Making Flying Accessible to All

Airport to build calming ‘sensory room’ for travelers with autism

By Samantha Stedfor

Published January 29, 2019

Read Time: 3 mins


Air travel is stressful enough, but it can be especially challenging for people with autism and other cognitive disabilities. They can struggle with disruptions in routine, waiting in line and the increased stimulation of a new environment.

To make flying more accessible for these travelers, Pittsburgh International Airport is building a sensory-friendly room that will provide a calming space for those who need to de-escalate before boarding a flight.

The idea for a sensory room came from an airport employee, Jason Rudge, whose 3-year-old son Presley has autism. When Presley was 2, he entered a preschool readiness program that had a sensory room.

“Presley struggled being in the classroom with the other kids, but the sensory room made it so much easier. He was able to calm down and go back into the playgroup,” said Rudge, a heavy equipment operator at PIT. “I didn’t think he’d be able to make it through the entire program, but that sensory room made all the difference.”

It occurred to Rudge that having a similar room at the airport would make it easier for families with autistic children to travel.

“A caregiver for a kid with autism might think ‘I’m never going to be able to fly anywhere with my family — it’s too hard to travel with someone with autism,’” he said. “Having a sensory room at the airport changes that thinking to ‘Maybe we can take that trip after all.’”

To develop the project, the airport brought together advocacy groups, individuals and caregivers of children with neurodevelopmental challenges, to share their experiences and offer suggestions for the sensory room.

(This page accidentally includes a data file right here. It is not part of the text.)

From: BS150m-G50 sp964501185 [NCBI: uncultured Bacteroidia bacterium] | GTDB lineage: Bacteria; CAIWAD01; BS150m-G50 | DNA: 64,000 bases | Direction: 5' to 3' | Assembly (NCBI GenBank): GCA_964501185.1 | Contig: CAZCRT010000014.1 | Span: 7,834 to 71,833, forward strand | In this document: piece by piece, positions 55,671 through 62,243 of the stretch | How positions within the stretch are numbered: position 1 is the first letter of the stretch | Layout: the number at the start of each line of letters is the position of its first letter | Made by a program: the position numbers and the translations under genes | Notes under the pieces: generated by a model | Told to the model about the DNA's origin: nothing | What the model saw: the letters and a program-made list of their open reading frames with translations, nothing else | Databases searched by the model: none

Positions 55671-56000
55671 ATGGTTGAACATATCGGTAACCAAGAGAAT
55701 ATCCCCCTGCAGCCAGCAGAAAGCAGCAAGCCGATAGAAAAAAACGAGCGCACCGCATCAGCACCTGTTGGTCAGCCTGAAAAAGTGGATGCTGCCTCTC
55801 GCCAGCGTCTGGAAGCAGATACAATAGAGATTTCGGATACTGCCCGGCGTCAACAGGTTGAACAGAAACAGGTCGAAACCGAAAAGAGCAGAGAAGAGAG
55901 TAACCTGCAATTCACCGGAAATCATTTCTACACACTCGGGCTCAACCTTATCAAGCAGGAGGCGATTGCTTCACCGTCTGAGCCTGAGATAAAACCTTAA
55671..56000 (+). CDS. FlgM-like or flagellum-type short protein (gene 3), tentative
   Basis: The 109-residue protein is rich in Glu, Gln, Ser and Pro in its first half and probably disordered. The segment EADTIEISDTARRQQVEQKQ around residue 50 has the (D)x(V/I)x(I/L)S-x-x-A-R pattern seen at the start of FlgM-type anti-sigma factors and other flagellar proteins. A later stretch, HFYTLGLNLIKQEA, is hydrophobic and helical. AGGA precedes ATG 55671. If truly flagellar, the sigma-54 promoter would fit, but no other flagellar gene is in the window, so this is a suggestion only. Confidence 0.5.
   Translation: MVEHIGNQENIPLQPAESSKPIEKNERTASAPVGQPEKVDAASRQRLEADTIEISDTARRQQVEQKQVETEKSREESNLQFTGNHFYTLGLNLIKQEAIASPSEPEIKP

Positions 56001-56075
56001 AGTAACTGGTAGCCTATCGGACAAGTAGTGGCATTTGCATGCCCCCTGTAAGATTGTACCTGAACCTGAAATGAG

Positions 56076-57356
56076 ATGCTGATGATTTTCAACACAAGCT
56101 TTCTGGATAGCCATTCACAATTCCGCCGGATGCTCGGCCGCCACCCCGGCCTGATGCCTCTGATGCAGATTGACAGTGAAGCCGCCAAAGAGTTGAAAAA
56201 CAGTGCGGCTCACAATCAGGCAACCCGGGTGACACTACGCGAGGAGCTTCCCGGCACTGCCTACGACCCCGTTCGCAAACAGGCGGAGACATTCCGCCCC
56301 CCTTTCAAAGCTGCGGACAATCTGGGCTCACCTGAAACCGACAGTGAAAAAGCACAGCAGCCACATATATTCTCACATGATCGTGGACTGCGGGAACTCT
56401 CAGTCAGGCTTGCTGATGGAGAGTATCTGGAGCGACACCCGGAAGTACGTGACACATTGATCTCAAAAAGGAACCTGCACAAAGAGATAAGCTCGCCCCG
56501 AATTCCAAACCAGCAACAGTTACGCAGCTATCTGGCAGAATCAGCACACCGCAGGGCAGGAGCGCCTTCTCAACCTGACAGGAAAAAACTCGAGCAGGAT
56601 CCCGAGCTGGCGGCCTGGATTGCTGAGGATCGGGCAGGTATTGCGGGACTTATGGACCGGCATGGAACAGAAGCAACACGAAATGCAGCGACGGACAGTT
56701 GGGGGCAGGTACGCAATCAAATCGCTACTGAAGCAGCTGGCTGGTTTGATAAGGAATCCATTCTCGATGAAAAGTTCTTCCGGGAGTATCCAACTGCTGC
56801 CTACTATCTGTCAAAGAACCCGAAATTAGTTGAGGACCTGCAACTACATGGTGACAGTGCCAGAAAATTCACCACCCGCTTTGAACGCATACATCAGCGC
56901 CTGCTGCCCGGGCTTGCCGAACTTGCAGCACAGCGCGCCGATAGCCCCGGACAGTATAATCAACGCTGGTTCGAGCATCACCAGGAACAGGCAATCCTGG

The participants had a lot of ideas: Make it soundproof, serving both children and adults, with a variety of comfy seating and adjustable features to meet individuals’ various needs.

Amina Ammoura, whose family has a long history of working at the airport, participated in the sensory room discussions.  A mother of a 4-year-old son with autism, she was thrilled to hear the airport was building a sensory room to help families like hers.

“This means so much to me in so many ways, to have some of my ideas implemented in the sensory room,” said Ammoura, formerly of Oakmont, Pa. “For me to be able to add my piece of idea to where my family worked daily, in my hometown airport where I visit every few months, is a proud accomplishment of mine of being an autism advocate.”

Ammoura, who now resides in Centreville, Va., and travels back to Pittsburgh every three months or so to visit family, said the sensory room answers a stressful question that parents of special-needs kids ask themselves even before buying a plane ticket: How can I prepare my child so they are on their best behavior on the airplane?

“Having this space will let the person have extra time to breathe and gather knowledge about the airplane environment before getting onto the real airplane,” she added. “Having this time and space helps prevent people with special needs from throwing a tantrum, screaming loudly or having other such behaviors, which can be disturbing and raise concerns in the public eye, especially to those not educated about different disabilities.”

The Pittsburgh-based Hillman Foundation and other charitable organizations, along with American Airlines and other corporations, have pledged support for the sensory room with nearly $540,000 in contributions that also include specialized equipment and furnishings like adult changing tables. Total cost for completing the room is expected to exceed $900,000.

The room will be located in Concourse A in Pittsburgh International Airport’s airside terminal. Construction will start in early 2019, and is expected to be completed within the year.

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